Online Collection

Jack Ruby's copy of the "Welcome Mr. Kennedy" anti-Kennedy ad

Object Number: L2017.1.100
Original owner: Jack Ruby
Type of Object: Clipping
Dimensions: 22 11/16 × 16 7/16 in. (57.6 × 41.8 cm)
Medium: Newsprint
Description
Jack Ruby's copy of the full-page ad titled "Welcome Mr. Kennedy" from the Dallas Morning News dated Friday, November 22, 1963, placed by the American Fact-Finding Committee, Bernard Weissman, Chairman. Ruby's copy of the ad was found in his car at the time of his arrest for shooting Lee Harvey Oswald on November 24, 1963.

This object was originally part of the evidence collected by the Dallas County District Attorney’s Office and specifically prosecutors Henry Wade and Bill Alexander during the investigation leading up to the Jack Ruby trial for the murder of Lee Harvey Oswald.
Curator's Notes

This particular copy of the "Welcome Mr. Kennedy" ad is important because it belonged to Jack Ruby and was found in his car after he was arrested for shooting Oswald. Some have wondered if the fact that he kept the ad was an indication of Ruby's mental state after the assassination. The Museum also has a copy of this ad in its collection. See record 2004.058.0017 for more information. - Lindsey Richardson, Curator of Collections

This infamous full-page advertisement was signed by the American Fact-Finding Committee, chaired by Bernard Weissman. In reality, there was no organization called the American Fact-Finding Committee, though Bernard Weissman and his associates did write the content of this ad, which was paid for by several Dallas-area conservative businessmen. Weissman at the time was part of a small "secret" group called Conservatism USA, whose main objective was to infiltrate other right-wing organizations and ultimately bring all of those organizations under one umbrella organization (that Weissman and his other young associates would lead). Conservatism USA broke up almost immediately after the assassination.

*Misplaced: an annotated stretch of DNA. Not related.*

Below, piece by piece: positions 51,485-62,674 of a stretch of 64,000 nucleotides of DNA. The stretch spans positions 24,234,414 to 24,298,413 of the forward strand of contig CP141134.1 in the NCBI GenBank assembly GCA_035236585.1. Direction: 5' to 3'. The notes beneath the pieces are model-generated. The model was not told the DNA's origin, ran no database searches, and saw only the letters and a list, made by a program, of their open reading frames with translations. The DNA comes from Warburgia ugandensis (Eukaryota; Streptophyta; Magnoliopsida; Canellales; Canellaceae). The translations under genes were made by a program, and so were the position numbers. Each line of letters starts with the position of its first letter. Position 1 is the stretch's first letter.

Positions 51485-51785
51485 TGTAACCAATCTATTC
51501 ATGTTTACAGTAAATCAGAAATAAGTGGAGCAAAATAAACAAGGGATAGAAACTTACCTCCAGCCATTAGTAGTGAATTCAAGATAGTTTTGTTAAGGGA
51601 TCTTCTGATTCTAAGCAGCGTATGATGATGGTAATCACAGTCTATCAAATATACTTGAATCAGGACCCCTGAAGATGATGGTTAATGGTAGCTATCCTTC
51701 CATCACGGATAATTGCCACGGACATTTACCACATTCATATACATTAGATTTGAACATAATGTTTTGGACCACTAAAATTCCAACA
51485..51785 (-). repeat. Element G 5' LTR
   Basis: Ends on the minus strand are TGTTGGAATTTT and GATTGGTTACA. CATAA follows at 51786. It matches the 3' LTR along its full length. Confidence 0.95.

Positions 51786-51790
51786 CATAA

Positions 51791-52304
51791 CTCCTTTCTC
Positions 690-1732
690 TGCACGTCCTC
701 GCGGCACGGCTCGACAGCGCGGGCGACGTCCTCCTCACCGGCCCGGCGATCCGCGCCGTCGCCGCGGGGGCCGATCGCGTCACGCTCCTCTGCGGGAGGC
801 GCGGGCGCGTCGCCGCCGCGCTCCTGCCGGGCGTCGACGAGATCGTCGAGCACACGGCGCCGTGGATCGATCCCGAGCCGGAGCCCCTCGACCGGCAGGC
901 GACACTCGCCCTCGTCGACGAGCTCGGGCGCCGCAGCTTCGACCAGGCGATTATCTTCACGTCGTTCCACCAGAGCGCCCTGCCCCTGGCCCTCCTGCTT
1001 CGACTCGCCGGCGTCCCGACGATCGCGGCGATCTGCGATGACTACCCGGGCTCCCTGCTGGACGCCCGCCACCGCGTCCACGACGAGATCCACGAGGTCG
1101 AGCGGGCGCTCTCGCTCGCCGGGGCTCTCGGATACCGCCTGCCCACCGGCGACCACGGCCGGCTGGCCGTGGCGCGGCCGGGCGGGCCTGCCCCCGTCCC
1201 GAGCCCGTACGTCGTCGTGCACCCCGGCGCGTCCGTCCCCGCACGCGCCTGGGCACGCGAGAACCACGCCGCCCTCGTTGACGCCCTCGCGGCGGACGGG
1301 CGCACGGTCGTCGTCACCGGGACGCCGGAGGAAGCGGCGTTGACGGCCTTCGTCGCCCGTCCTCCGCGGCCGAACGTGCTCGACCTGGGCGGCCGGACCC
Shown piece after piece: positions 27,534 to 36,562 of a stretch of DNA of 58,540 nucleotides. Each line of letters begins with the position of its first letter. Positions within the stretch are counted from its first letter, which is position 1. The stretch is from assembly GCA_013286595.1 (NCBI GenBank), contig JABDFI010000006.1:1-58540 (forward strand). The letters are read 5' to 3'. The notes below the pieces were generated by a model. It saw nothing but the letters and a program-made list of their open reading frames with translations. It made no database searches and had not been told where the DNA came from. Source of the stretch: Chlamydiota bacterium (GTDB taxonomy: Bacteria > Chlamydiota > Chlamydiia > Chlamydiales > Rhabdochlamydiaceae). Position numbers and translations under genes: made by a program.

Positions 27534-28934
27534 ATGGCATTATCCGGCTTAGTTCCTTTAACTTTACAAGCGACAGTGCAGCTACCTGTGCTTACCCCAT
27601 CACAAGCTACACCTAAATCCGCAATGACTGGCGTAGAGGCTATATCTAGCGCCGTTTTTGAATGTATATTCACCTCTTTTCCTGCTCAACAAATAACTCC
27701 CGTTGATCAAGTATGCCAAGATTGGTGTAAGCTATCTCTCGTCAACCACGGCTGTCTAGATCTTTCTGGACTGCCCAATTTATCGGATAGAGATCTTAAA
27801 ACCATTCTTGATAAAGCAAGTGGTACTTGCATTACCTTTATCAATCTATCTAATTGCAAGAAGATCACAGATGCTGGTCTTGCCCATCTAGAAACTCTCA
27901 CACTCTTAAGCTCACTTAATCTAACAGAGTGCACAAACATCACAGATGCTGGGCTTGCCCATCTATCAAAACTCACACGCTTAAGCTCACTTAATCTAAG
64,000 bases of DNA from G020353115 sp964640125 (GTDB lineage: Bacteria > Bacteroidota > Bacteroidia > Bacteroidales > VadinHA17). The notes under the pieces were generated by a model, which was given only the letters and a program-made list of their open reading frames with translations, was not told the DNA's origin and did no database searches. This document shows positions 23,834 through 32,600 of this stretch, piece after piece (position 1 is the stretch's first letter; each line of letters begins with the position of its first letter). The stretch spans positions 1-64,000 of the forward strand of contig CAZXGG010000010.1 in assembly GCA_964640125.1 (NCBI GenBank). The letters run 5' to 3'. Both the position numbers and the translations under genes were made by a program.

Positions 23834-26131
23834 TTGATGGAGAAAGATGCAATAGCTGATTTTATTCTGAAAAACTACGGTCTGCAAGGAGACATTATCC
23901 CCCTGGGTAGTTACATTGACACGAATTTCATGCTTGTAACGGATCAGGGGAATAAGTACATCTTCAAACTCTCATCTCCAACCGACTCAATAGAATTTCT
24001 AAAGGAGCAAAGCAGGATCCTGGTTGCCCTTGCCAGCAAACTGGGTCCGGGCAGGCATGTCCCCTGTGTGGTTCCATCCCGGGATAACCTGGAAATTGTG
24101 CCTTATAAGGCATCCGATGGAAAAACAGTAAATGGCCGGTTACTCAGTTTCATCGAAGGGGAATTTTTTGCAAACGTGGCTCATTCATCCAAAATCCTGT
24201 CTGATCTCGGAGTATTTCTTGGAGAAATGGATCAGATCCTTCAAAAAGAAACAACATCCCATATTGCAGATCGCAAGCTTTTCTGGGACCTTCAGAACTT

Jack Ruby may have been particularly disturbed by this advertisement since Weissman is a Jewish name. Weissman recognized (and relished) the potential controversy that a Jewish name on an ultra-conservative, anti-Kennedy advertisement would create. "I reveled in that kind of stuff," said Weissman in his oral history, recorded with the Museum in 2016. Interestingly, considering the anti-Semitism prominent in ultraconservative organizations at that time, one of Weissman's friends had earlier suggested that he change his name. Weissman refused and considered this ad a great opportunity to promote himself as a political activist. Naturally, he instantly regretted using his name on the ad when the assassination occurred on the same day it appeared in The Dallas Morning News. - Stephen Fagin, Curator

This item, along with materials from the DA's Ruby file (which is on loan to the Museum) and from the Museum's permanent collection, briefly appeared in a temporary display on the Museum's seventh floor in 2017. - Lindsey Richardson, Curator of Collections

All requests for permission to reproduce, publish or broadcast materials in this collection must be submitted to the Museum's registrar, using the Rights & Reproductions Request Form. Inquiries may be sent to registrar@jfk.org.